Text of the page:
- Dick Durbin, a progressive Democrat who nonetheless has been open to cutting Social Security
No analysis is there. What Montgomery puts forward as supporting the idea of a national consensus is the Bowles-Simpson vague statement of a roadmap; the Rivlin-Domenici panel, another neo-lib/neo-con dominated group whose prescriptions are predictable; Frank Keating, a Republican who wants lower income-tax rates and a national sales tax (perfect for the wealthy in passing the burden of taxation to the middle class); and retired military officers and national security experts who agree that the hugely bloated Pentagon budget can be reduced (can’t we ALL agree on that one?). That’s a national consensus? I don’t think so.
Regretably, she ends with a quote from Domenici (not a moderate by any means) saying that the fact that there is some common ground about cuts and tax increases among this disparate group is “‘a testament to the moderate nature’ of the ideas under discussion”. No–it is a testament to the ability of one view to dominate the media and to be presented as a growing consensus on the need to cut the welfare programs that are the backbone of the New Deal, in order to frame the discussion in a way that pushes it towards a single conclusion.
For a different perspective, see DAvid Coates, Eating the Old at Thanksgiving (nov. 22, 2010).
The International Federation of Health Plans released its 2010 report today. (PDF here.)
The good news is that the problem is clear: Americans pay too much for the same services. The bad news is (1) we’ve known that for years and (2) the factions who are gaining these excessive rents want to keep their sinecures.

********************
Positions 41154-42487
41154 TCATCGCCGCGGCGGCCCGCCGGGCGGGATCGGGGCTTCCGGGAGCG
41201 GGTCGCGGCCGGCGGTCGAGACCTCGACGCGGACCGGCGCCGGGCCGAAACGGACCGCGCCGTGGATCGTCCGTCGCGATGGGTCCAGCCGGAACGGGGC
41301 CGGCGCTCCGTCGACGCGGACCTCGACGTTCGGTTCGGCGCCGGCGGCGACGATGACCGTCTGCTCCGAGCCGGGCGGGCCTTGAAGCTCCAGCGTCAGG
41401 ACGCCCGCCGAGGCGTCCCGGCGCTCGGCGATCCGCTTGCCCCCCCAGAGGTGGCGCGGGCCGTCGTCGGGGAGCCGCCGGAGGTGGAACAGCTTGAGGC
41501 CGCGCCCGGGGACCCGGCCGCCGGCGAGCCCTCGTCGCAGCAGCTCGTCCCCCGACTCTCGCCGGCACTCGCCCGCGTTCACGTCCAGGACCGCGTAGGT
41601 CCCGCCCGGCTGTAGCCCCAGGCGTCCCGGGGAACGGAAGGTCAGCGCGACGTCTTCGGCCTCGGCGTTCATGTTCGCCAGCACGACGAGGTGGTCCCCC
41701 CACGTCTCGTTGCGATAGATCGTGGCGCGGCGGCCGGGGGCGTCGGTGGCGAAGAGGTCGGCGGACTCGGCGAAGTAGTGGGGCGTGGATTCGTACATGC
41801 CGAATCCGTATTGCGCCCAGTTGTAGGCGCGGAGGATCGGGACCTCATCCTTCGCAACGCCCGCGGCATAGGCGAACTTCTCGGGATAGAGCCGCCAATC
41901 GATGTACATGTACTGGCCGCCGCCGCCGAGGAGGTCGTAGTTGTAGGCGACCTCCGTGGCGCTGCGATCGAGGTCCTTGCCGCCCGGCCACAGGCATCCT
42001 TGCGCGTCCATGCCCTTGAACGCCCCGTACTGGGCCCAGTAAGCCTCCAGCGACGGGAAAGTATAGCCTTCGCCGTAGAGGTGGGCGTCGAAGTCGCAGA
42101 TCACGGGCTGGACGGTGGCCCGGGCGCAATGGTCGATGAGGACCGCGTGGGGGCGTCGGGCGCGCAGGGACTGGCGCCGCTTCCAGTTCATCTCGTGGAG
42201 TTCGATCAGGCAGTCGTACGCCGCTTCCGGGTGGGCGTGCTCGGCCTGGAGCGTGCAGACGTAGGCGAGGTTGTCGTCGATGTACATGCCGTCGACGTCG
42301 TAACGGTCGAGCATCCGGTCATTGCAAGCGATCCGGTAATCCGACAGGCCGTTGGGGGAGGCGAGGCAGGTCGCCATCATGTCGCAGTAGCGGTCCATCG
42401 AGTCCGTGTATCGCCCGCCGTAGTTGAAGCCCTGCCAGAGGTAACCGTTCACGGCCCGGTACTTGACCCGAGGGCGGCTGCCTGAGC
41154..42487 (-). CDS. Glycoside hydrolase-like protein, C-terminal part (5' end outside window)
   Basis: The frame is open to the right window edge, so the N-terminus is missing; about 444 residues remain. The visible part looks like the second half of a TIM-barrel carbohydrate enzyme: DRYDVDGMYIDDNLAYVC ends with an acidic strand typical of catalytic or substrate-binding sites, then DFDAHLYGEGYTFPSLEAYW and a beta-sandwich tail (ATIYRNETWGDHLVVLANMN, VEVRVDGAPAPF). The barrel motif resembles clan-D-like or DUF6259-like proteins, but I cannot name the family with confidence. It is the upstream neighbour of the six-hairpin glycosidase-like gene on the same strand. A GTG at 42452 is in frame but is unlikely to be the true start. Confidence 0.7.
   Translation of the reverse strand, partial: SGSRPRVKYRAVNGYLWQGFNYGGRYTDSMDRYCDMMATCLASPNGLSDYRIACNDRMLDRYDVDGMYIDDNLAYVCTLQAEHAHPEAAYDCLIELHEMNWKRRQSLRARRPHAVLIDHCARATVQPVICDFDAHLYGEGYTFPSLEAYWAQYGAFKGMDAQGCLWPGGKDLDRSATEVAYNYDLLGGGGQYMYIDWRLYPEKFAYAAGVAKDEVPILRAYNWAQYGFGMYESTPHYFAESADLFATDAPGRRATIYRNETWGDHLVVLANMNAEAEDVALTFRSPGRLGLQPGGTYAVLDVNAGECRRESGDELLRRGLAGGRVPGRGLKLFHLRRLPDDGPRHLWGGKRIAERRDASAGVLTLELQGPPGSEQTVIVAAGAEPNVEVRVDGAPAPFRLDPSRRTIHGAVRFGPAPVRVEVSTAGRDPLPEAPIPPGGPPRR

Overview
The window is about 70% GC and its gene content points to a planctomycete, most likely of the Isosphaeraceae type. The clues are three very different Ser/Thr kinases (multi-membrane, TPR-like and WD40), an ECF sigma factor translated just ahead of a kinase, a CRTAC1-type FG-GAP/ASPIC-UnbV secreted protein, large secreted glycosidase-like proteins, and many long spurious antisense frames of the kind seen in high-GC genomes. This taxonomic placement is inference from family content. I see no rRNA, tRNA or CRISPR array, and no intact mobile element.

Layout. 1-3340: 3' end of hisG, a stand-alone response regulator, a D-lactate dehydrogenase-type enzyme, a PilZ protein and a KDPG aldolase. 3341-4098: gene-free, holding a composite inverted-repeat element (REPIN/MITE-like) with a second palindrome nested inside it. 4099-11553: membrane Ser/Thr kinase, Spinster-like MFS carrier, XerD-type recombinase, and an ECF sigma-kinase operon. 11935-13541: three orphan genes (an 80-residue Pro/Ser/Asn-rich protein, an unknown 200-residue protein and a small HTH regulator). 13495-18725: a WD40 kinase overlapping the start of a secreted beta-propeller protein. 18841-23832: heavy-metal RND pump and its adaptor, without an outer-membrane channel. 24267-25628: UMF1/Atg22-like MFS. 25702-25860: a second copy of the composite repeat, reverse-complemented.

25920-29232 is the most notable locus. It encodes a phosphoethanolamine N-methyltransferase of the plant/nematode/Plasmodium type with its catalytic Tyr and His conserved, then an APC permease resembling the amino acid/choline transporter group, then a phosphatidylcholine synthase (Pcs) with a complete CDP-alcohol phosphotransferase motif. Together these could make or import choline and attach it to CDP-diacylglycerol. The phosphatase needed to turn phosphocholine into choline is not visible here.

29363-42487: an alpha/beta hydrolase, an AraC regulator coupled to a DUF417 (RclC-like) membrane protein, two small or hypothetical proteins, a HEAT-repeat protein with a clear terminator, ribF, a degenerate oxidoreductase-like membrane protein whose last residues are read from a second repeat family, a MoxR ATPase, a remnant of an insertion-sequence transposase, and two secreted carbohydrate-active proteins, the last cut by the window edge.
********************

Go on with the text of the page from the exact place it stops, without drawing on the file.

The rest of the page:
But I’ve said this before. That it remains true is as true as “that which cannot go on will not go on.”
How it ends—its eschaton, as it were—is what is being discussed. Hint to doctors: You are the farmers of the 2010s; you will lose either way. (Think 1994 all over again, this time with a vengeance.)
by Bruce Webb
Strengthen Social Security a coalition of progressive organizations determined to protect and strengthen Social Security, coordinated and hosted by Social Security Works (or maybe by now SSW is hosted by SSSC) produced the above graph. I didn’t see it on their website and so grabbed it from Ezra Klein’s post (which does credit SSSC) The Future of Social Security in One Graph
This doesn’t tell the whole story, for one thing it shows wage indexed results which would seem to discount the actual gains in real benefits under the current schedule, and for another it would be interesting to see the results on the “if nothing is done” trendline if we added in the revenue effects alone of the other plans. But however you slice it clearly the goal of ‘reform’ is not to deliver an appreciably better result for workers, at best they are being asked for a significant giveaway from the current schedule.
by Linda Beale
Irish Bailout–impact on taxes uncertain
crossposted with Ataxingmatter
As plans for the $100 billion bailout of the Irish economy and banking system by the European Commission, International Monetary Fund and European Central Bank continues, Ireland’s downtrodden prime minister (who will call elections after the budget is finalized) has said that it “will not” change its corporate tax haven status–its corporate tax rate of 12.5 percent will remain for now. At the same time, however, Daily Tax RealTime reports this evening comments today by Eurogroup President Juncker that discussions about Ireland’s low corporate tax scheme are ongoing, Both France and Germany would like to see Ireland raise its rate closer to the average 25% EU rate.